Architecture Case: London 2012 Stadium
Populous is a global design firm, specializing in building sports venues worldwide.
However, its London office was involved in the design of the London 2012 Olympic stadium from the early days of the city’s Olympic bid.
Team Populous which comprised, Populous and the firms, Allies and Morrison and Lifschutz Davidson and Sandilands, was responsible for designing each Olympic venue. But none was more high profile than the Olympic stadium itself.
The design brief for the stadium was to create the most sustainable Olympic stadium in the history of the Games, and reduce the amount of steel and concrete needed.
This was in part because the site needed to be constructed to cater for 80,000 seats during the Games, but to be reduced after the Olympics to a more sustainable 25,000 level post-Games.
To achieve this balance between the immediate needs of a large Games stadium against a long-term, small-scale venue, the firm adopted a theory of ‘embracing the temporary’. This meant exploring form, materials, structure and operational systems to bring a structured palette of elements into a cohesive design.
The key sustainability criteria of ‘reduce, re-use and recycle’ were adopted to create a compact, flexible and lightweight design. The main stadium structure was light and elegant and used only 10 per cent of the steel weight used for the Beijing stadium.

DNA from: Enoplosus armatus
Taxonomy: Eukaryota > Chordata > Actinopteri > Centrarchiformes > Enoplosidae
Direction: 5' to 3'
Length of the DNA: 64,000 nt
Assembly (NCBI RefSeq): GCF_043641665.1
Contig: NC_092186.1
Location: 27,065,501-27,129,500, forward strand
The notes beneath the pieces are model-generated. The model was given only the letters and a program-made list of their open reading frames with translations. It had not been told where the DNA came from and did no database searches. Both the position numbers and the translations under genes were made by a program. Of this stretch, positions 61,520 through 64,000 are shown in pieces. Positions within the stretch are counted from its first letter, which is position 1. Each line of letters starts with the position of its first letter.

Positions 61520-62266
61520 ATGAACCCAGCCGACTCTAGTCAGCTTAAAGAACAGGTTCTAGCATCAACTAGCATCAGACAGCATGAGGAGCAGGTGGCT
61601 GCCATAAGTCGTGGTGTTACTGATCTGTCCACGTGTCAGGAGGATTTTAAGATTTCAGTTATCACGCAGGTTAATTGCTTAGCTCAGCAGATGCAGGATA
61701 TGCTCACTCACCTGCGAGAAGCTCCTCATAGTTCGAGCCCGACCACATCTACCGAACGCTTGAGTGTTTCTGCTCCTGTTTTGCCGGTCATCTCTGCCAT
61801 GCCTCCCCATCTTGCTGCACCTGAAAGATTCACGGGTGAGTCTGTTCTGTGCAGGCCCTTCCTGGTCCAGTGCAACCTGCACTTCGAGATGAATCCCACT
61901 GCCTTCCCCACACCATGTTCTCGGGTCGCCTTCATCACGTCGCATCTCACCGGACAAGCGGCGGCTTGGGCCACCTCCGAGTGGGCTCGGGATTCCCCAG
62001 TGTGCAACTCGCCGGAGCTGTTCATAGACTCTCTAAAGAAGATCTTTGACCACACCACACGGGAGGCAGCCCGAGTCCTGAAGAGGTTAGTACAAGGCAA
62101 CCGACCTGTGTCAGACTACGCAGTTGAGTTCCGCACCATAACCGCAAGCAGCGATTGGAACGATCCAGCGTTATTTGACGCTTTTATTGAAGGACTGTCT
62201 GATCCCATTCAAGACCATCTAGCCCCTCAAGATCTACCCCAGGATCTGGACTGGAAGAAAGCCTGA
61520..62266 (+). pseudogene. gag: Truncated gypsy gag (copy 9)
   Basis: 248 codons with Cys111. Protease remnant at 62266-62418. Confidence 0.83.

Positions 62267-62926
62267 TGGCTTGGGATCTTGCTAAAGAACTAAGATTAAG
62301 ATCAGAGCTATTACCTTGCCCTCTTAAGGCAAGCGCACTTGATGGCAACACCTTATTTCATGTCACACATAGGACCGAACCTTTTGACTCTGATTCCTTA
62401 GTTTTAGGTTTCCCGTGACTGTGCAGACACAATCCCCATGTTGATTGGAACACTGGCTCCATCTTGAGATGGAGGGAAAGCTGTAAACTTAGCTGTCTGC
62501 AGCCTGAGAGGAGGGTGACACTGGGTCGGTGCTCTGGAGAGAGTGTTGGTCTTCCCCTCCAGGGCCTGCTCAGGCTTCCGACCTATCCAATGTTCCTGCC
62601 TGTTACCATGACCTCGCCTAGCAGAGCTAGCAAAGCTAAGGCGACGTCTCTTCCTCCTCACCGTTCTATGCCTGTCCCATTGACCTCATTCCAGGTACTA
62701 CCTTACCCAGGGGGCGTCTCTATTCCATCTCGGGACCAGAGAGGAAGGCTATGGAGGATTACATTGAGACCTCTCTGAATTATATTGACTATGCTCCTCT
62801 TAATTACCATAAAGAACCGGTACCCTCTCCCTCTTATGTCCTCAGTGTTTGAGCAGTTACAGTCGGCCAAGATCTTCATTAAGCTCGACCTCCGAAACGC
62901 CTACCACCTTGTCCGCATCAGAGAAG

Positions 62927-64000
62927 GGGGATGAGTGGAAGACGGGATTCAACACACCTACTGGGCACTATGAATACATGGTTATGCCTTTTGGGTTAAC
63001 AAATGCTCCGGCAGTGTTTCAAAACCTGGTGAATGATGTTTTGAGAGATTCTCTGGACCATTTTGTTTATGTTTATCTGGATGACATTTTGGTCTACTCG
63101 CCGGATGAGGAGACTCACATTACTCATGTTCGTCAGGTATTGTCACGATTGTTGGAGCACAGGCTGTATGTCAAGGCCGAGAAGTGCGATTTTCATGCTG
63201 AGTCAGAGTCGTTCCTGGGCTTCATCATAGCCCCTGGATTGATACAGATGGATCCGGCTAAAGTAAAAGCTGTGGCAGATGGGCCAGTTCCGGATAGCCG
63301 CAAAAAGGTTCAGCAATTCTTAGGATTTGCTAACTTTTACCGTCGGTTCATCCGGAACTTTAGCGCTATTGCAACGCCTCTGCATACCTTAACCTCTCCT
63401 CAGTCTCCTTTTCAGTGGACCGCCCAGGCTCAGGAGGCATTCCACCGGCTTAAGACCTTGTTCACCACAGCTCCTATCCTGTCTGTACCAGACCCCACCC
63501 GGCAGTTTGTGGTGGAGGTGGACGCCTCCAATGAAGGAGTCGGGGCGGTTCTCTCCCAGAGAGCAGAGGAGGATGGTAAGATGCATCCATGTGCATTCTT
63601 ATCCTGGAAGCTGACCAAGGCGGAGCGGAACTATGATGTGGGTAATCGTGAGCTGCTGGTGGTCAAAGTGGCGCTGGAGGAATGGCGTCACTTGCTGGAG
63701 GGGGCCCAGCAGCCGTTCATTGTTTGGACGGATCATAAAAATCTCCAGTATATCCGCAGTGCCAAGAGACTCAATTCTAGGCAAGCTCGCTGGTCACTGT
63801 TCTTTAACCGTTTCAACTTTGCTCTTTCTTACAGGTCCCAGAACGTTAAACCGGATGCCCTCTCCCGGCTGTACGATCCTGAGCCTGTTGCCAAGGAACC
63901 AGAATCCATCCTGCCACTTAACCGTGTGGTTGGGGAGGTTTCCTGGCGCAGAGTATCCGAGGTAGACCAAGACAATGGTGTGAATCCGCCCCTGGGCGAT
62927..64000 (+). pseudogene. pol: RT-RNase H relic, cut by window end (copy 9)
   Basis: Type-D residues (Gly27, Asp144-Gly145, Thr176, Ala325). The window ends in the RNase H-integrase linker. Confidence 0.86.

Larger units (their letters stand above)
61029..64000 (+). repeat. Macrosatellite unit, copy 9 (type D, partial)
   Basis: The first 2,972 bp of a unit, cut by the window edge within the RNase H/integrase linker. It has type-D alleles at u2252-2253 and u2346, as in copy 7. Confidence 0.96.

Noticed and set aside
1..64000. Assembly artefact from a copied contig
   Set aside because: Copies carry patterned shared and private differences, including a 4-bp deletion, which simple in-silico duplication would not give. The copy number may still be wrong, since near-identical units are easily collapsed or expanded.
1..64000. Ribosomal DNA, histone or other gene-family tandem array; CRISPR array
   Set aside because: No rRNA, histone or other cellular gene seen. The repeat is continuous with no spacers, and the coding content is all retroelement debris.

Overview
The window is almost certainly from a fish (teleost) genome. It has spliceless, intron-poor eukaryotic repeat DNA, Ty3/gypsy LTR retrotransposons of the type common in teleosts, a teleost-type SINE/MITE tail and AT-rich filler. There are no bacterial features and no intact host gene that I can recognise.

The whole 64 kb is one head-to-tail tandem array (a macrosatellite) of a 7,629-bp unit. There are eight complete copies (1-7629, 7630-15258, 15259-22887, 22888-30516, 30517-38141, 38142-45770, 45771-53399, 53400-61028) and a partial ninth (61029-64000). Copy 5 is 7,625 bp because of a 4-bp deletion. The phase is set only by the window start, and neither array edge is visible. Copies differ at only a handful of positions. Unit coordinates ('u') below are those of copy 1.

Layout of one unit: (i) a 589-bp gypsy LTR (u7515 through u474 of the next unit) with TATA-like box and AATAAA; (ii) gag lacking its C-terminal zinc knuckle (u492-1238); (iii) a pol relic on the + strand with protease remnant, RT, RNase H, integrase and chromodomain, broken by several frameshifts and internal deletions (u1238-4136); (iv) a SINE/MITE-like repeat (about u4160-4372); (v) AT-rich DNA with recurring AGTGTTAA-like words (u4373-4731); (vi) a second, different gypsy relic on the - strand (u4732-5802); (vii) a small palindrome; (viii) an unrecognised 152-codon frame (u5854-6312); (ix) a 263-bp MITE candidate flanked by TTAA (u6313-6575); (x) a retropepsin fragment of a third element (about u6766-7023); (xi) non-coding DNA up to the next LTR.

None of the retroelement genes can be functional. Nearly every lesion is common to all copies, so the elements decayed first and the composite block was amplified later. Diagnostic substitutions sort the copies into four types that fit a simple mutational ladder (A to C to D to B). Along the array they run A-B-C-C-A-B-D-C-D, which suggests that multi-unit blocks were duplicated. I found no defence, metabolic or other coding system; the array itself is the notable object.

The fabric roof was based on the engineering principles of a bicycle wheel and was redesigned to enable the use of ‘found’ steel. Similarly, the facade of the building was composed of a lightweight fabric ‘wrap’.
The Games were a catalyst for urban regeneration in East London, fast-tracking 25-30 years of planned work into just a decade and creating the largest new park in the city for over 100 years.
The firm’s expertise and successful track record in creating sports venues has helped it secure other business to build high profile facilities.
For instance, Populous designed the main stadium for the 2014 Sochi Winter Olympics in Russia, and has completed another job in the country in Kazan.
The new stadium, which has already hosted the opening and closing ceremonies of 2013 Summer Universiade (World University Games) – the second largest sporting participation event in the world – is to become the home of the Russian Premier League football club Rubin Kazan.
The form of the Kazan stadium is influenced by its proximity to water and the city’s famed riverscapes, representing a water-borne flowering plant that has floated down the river from the vast and fertile hinterland and taken hold in the meadow.
In 2012, Populous joined a design team led by HOK to develop the masterplan for the Expo in Dubai – themed “Connecting Minds, Creating the Future”.
Dubai has now been chosen as the site of the 2020 World Expo, which is expected to draw more than 25 million visitors from October 2020 through April 2021.
The Dubai Expo plan looks to the future while paying homage to Emirati culture and heritage. The design features three separate pavilions symbolizing opportunity, sustainability and mobility, with “innovation pods” and “best practice areas” in each thematic zone.
These three zones emanate from a central plaza named the Al Wasl, a historical name for Dubai meaning “the connection”. Inspired by the layout of a traditional Arabic “souk,” or marketplace, the design places larger pavilions to the perimeter while clustering smaller exhibit spaces toward the centre of the site.
London 2012 Stadium Credits: